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H.J. Heinz to buy Kraft Foods Group in deal estimated at $36.6 billion

Heinz plan to buy Kraft foods would combine such household names as Heinz Ketchup and Jell-O

Consumers' growing appetite for healthier fare is pushing together two of the world's largest processed-food companies — a deal that would combine an extensive shopping list of household names including Heinz Ketchup, Kraft Macaroni & Cheese, Oscar Mayer Wieners and Jell-O.

H.J. Heinz Co.'s plan to buy Kraft Foods Group Inc. was engineered by Heinz's owners, Brazilian investment firm 3G Capital and billionaire investor Warren Buffett's Berkshire Hathaway.

The stock-and-cash transaction would be the biggest acquisition this year, according to research firm Dealogic, which valued the deal at about $36.6 billion, plus the assumption of nearly $9 billion in debt. Heinz and Kraft didn't put forth an overall value.

The new company would be the third-largest food and beverage company in North America and the fifth worldwide.

"The entire industry has faced head winds," Kraft Chief Executive John Cahill said on a conference call Wednesday. He will become vice chairman of the new Kraft Heinz Co. "This is a transformative transaction for our industry. It allows us to move and grow faster than we could on our own."

The companies said the combined operation would save $1.5 billion a year, partly through stricter budgeting.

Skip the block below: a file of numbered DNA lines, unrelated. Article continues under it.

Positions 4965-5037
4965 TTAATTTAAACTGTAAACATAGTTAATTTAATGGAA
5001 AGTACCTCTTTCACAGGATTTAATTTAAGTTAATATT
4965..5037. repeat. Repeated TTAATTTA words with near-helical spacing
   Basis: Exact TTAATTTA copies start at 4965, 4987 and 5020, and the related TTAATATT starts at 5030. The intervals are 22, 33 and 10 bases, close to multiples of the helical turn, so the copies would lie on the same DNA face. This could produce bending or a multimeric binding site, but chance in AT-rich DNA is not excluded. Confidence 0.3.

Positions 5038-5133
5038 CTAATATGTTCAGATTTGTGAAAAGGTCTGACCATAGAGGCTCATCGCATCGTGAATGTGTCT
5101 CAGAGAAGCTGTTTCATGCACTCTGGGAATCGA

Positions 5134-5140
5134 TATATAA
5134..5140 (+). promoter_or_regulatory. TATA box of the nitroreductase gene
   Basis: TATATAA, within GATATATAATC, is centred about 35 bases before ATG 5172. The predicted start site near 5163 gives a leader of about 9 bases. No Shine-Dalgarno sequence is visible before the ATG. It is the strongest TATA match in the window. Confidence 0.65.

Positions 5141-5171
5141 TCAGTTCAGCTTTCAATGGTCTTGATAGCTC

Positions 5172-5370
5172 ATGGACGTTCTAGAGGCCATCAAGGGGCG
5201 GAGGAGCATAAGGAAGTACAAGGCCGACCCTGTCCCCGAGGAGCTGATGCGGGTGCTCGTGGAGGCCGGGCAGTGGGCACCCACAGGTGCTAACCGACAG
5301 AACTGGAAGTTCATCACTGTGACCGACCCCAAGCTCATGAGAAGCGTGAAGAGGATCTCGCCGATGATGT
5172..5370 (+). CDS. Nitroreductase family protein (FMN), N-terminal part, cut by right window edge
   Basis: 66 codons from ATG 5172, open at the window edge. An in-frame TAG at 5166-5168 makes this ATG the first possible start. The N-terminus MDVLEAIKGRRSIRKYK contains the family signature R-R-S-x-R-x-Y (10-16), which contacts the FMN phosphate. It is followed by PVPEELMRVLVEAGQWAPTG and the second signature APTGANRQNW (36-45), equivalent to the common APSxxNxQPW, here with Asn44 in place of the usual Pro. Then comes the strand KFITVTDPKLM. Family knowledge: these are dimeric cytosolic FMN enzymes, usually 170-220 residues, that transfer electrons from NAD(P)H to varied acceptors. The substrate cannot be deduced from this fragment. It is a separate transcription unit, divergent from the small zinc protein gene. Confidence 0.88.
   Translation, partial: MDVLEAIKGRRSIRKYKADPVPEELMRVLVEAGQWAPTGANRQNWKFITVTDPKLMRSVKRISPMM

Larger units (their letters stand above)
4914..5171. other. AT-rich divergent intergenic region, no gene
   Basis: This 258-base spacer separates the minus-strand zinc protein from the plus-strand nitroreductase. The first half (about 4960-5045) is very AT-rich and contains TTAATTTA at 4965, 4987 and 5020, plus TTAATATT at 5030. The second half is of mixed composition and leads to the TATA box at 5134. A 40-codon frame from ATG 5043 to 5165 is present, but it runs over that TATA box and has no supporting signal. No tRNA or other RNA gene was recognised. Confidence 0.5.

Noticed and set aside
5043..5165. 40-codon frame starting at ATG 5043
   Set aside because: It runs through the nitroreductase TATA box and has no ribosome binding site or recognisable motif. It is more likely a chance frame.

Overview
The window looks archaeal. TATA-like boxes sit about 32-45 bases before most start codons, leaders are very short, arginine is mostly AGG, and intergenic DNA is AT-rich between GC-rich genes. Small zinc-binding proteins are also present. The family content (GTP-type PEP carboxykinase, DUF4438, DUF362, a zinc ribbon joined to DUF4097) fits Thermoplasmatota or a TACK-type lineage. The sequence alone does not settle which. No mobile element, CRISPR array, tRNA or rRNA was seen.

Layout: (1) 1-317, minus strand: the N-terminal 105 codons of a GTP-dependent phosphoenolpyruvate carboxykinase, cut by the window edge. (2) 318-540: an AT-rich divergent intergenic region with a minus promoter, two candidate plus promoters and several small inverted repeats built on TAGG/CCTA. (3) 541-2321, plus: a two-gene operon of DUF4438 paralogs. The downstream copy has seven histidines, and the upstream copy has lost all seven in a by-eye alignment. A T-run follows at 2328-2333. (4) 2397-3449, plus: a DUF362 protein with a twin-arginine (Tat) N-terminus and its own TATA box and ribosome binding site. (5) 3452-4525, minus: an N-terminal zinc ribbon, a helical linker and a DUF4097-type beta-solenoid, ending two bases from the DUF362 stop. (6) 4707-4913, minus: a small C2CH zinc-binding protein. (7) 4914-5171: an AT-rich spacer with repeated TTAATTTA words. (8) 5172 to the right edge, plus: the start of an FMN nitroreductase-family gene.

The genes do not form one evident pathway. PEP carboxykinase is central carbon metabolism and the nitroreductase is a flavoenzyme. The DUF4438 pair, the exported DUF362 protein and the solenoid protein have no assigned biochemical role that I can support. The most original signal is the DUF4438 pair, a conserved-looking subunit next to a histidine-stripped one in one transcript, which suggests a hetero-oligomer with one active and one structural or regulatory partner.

Consumer advocates say the new mega-company could dissuade competition in the grocery store, leading to reduced choices for shoppers and potentially driving up prices, especially because Kraft has such a long list of popular brands.

"I think this is really about more for the stockholders than it is for the consumers," said Jamie Court, president of Consumer Watchdog, a Santa Monica advocacy group. "We would encourage regulators to dig deep on these issues before giving approval to a market that may have a lot of brands, but has a lot fewer companies than it did a few years ago."

Patrick Woodall, research director for advocacy group Food & Water Watch, said he was skeptical of company claims that $1.5 billion in annual cost savings would be implemented by the end of 2017.

Kraft and Heinz have few products that compete with each other, Woodall said.

"Rarely do any efficiencies pass on to consumers," he said. "You don't get a lot of efficiency combining ketchup with Velveeta."

Kraft, the maker of Oscar Mayer meats, Jell-O and a host of other well-known but older brands, lately has struggled to keep up with rivals as shoppers demand fresher, less-processed food.

"As consumers, we're getting a little more suspicious of major food conglomerates," said Marlene Morris Towns, professor of marketing at Georgetown University's McDonough School of Business. "If they can use this opportunity to come up with some interesting new products that are not just tastier but more healthy and address this shift in consumer tastes, I think it would be a great option for them."

Kraft's net income last year fell 62% to $1 billion and its revenue was little changed at $18 billion.

Since being spun off in 2012 from its parent Mondelez International, the global distributor of Kraft snacks, Kraft Foods Group has lost ground to larger rivals such as PepsiCo Inc. and lagged behind in the Standard & Poor's 500 index.